While a comment in The Hollywood Reporter claimed that Lim’s offer was based solely upon her experience and past accomplishments, her supporters believe otherwise. Professor Qian says:
“The Warner Bros. response that they have a formula for determining pay seems like an excuse, since they can always build in more components to the formula to give it more flexibility, such as take into account expertise on the subject, the number of other people with similar expertise, the success of the last project, and the evaluation from co-workers.”
“Every situation is different,” she adds. “But it wouldn’t be crazy to see this as Lim getting hit by two forces—on average, for the same level education and work experience, 1) women get paid less than men and 2) Asians in the U.S. get paid less than Caucasians. The question of why is subject to debate.”
Read here for the full Chicago Tribune article.
NYU Stern Receives $5 Million Gift from Alumna Entrepreneur Elizabeth Elting (MBA ’92) to Support the Advancement of Women in Business – NYU Stern News & Events
The gift, which is the largest ever from a woman entrepreneur in the school’s history, will fund Elizabeth Elting Women’s Leadership Fellowships for a total of forty female MBA students. Students who demonstrate both academic merit and the desire to build their own businesses will benefit from the fellowship.
“Starting my own business is the best and most rewarding decision I ever made for my life,” Elting says. “It gave me the resources I needed to provide for my family and influence the world for the better. That’s why I’m so excited to provide this gift to NYU Stern. This money will not only make Stern accessible to a greater number of ambitious young women eager to create their own futures, but will also help the best and brightest launch new enterprises and carry out visions that could transform the world.”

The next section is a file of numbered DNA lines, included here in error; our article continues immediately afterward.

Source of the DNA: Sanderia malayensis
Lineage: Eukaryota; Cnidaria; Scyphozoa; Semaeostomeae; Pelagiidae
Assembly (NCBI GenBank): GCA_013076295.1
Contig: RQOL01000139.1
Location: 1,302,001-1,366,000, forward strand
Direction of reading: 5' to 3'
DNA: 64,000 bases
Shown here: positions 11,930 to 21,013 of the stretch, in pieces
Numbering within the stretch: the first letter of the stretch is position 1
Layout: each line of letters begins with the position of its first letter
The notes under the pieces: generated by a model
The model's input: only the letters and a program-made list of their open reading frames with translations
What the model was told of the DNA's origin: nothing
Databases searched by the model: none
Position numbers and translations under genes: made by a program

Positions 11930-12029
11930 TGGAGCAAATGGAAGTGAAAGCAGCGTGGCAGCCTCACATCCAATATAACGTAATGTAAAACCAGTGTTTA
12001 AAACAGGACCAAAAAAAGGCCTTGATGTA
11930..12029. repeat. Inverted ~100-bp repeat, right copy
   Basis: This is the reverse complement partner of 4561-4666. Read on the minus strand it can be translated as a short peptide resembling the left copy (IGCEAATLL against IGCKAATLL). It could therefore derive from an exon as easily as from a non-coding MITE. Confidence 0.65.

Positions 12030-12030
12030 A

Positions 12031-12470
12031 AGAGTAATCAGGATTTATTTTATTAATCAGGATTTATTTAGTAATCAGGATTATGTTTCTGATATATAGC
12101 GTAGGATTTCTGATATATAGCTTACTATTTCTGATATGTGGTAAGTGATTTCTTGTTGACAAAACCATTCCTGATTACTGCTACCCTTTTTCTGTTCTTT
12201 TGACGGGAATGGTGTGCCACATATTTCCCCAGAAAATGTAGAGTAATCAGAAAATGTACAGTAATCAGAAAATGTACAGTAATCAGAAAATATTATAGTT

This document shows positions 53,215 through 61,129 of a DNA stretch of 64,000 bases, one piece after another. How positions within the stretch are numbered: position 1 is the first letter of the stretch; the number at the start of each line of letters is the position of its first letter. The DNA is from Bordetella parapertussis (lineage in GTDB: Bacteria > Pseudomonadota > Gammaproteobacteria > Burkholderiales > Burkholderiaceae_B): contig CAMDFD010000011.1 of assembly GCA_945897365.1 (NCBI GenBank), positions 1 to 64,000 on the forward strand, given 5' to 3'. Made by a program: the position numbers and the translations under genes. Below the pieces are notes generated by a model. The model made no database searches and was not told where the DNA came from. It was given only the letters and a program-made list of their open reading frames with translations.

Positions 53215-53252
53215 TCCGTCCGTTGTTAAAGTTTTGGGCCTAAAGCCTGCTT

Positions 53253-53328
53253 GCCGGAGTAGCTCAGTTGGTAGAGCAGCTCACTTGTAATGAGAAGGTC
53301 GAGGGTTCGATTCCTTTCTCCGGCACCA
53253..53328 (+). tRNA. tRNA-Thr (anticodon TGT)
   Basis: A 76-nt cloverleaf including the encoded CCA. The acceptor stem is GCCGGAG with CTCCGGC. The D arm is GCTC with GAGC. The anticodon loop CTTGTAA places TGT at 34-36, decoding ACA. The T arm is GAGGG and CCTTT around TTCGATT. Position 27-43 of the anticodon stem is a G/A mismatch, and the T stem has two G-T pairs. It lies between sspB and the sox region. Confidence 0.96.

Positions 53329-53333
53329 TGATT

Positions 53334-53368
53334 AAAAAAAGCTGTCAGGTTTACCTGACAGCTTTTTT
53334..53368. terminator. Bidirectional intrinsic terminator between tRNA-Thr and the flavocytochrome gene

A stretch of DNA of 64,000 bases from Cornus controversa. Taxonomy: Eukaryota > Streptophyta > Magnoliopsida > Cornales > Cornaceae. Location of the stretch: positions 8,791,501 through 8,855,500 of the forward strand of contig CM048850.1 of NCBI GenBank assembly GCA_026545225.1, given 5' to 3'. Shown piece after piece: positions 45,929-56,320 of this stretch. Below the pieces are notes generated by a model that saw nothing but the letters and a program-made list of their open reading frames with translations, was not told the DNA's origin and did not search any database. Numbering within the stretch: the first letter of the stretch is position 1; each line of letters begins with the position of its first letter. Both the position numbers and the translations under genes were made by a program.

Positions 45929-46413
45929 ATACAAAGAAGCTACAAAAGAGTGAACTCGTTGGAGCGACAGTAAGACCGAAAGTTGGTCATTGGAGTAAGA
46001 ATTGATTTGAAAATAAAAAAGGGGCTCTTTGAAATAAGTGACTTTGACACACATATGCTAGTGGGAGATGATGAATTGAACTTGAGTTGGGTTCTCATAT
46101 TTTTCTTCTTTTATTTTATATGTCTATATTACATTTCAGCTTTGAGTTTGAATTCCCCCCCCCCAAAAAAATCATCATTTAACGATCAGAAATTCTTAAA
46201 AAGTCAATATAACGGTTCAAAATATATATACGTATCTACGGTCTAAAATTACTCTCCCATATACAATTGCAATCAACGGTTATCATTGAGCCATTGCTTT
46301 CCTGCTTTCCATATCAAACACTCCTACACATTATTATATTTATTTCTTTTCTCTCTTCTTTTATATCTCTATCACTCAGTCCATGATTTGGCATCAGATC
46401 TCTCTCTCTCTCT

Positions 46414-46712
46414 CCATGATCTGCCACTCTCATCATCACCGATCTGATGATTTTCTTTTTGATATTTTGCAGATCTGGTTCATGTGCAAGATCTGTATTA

You can read more on Elting and the fellowship here.
Avolio Ranked #2 Most Influential Researcher in Leadership, #3 in Organizational Behavior – Foster School of Business News & Events
Bruce Avolio, Professor of Management at the University of Washington Foster School of Business, was recently named one of the globe’s foremost thinkers on leadership and organizational development by The Leadership Quarterly.
The publication named Avolio the number one scholar in the world at forming networks in the field of leadership research, and second best in productivity and influence of his leadership studies.
Another industry publication, the Academy of Management Learning and Education, lists Avolio the third most influential author since its inception. Avolio’s wide list of accomplishments include the 2013 Eminent Leadership Scholar Award from the Network of Leadership Scholars in the Academy of Management, the American Psychological Society, the American Psychological Association, and fellowships in the Academy of Management, and the Society for Industrial & Organizational Psychology.
Read more on Avolio and his research here.